Winter is a great time for bundling up, exploring Outdoor Oklahoma, and building bird-watching skills! Raptors, or birds of prey, can be found hunting across the state and are a great group of birds to test your bird-watching wings. The term "raptor" can include hawks, eagles, owls, falcons, and sometimes even vultures. They typically have hooked beaks and sharp talons and hunt for meat.
Peering at these birds of prey through binoculars may feel a bit hawkward at first, but you'll have a hoot in no time!
Watching the Watchers
Most raptors watch for prey from a perch and will tolerate curious birders from a distance. Because the birds can fly away at any time, we recommend cataloging as many details as possible, as quickly as possible. If a bird is perched, study size, coloration, shape of the head and bill, and the presence or absence of leg feathers. If the bird is in flight, focus on the wing shape and any contrasting coloration. Then use a field guide to help narrow the options.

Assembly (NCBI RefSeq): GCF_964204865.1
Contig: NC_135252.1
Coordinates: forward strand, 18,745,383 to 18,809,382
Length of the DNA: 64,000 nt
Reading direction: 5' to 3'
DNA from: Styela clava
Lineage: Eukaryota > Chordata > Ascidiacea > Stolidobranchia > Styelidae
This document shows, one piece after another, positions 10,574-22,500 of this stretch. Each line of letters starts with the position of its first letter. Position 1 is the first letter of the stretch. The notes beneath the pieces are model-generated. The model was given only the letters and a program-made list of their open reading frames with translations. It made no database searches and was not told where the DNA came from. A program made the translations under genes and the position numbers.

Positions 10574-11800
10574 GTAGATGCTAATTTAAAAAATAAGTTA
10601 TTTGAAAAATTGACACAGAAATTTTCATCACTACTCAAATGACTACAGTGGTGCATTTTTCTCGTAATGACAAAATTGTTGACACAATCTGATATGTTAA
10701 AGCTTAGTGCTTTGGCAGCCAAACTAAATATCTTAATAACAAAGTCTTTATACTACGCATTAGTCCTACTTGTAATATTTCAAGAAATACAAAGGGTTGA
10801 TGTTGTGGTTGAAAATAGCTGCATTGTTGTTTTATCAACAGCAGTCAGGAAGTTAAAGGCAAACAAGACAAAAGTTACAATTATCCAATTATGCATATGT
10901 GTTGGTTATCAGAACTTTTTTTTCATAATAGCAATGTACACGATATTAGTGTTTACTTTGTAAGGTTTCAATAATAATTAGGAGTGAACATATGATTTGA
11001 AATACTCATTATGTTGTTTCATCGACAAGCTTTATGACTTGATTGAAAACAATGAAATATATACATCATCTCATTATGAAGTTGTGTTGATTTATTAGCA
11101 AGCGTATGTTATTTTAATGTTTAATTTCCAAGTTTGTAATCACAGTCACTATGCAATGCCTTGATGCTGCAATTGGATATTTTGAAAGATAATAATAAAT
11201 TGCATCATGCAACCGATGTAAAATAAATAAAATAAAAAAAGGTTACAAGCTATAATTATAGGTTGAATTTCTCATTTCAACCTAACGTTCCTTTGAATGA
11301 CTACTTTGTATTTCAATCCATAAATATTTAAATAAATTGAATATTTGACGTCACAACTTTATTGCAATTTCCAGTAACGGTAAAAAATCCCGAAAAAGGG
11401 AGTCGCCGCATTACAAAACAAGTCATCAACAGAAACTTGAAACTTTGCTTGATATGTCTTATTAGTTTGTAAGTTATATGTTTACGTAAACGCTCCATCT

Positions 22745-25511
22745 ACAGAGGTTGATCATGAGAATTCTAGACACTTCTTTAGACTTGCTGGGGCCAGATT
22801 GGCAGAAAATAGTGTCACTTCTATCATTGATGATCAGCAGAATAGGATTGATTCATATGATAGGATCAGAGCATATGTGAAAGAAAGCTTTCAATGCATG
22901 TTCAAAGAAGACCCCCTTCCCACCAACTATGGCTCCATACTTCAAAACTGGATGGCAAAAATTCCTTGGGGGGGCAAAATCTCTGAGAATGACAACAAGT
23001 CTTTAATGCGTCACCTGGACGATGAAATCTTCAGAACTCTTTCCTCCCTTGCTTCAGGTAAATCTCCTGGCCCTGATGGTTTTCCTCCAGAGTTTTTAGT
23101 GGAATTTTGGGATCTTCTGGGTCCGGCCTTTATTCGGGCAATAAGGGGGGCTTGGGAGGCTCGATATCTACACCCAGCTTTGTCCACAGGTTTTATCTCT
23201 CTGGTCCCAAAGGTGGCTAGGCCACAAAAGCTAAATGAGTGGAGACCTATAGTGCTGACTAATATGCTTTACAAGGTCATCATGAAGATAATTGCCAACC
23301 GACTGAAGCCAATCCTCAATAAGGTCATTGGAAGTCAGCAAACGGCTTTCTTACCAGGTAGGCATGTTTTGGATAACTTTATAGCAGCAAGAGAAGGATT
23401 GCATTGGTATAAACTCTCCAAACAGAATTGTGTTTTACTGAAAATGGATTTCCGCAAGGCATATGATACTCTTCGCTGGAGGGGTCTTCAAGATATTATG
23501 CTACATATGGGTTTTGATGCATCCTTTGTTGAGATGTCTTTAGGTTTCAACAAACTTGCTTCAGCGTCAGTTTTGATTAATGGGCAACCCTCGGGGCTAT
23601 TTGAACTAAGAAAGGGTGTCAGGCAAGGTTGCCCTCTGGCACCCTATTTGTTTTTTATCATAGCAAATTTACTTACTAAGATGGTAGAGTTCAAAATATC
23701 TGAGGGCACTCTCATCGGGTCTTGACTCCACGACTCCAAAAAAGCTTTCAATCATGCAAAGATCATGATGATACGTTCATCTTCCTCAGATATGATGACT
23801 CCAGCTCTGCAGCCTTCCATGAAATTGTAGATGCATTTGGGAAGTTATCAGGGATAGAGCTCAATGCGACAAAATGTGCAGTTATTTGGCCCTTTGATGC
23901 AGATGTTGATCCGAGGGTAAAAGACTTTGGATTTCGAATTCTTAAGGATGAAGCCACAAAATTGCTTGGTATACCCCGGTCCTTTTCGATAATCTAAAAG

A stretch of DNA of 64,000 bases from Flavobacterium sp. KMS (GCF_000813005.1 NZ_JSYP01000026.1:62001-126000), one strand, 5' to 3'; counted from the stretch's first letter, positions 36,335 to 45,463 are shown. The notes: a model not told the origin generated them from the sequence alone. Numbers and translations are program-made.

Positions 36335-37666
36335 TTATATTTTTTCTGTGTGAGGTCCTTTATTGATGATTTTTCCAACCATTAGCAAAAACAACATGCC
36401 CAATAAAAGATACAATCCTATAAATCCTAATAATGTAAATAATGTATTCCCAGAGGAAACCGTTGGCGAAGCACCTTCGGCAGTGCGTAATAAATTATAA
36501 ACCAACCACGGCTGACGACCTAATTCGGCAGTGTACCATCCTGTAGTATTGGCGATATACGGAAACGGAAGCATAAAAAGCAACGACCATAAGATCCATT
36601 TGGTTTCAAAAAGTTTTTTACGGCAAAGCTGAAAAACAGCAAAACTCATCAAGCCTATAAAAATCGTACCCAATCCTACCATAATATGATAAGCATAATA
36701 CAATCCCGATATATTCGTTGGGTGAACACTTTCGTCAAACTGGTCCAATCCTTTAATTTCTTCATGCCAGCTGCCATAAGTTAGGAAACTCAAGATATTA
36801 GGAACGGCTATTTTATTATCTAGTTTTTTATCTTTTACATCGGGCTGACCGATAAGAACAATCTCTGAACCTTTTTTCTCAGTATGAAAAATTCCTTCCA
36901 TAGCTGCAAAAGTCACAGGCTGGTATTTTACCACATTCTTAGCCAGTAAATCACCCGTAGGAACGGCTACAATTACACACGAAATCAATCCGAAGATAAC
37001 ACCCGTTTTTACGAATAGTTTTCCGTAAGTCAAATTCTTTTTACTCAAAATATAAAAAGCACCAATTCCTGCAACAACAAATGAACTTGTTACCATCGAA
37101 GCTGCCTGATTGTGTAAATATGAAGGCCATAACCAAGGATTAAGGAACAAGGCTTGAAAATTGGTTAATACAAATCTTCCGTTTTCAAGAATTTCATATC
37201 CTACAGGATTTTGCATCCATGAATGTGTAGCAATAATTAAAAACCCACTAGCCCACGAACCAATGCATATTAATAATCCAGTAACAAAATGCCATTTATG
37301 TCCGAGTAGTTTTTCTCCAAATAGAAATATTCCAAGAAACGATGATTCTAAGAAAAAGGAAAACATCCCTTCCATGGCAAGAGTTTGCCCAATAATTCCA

The entire state of Oklahoma, with its many diverse habitats, can be a raptor-watching hotspot. Bald eagles flock to the state each winter to fish in open waters and can be seen along many rivers and lakes. Hawks and falcons can often be spotted perched along tree lines, power poles, or fencerows. And owls can be heard and seen across the state. Though rural areas tend to offer more raptor-watching locations, urban parks and established neighborhoods can also be great raptor-watching locations.
Raptors can be found nearly 24/7/365. Most are active during the day but owls swoop in for the night. Our raptor community also shifts seasonally, with migrants joining our resident species either in spring or fall, providing a diverse birding experience.
Regardless of the time or season you watch birds, you can always share photos and sighting details with the Wildlife Department, or on free platforms like eBird or iNaturalist.
Birding by car is a convenient way to watch raptors, especially on cold winter days. But don't watch birds more than you watch the road! Stay alert, ask your birding partner to watch for hazards, and find a safe pull off before you ... well ... watch the bird like a hawk.
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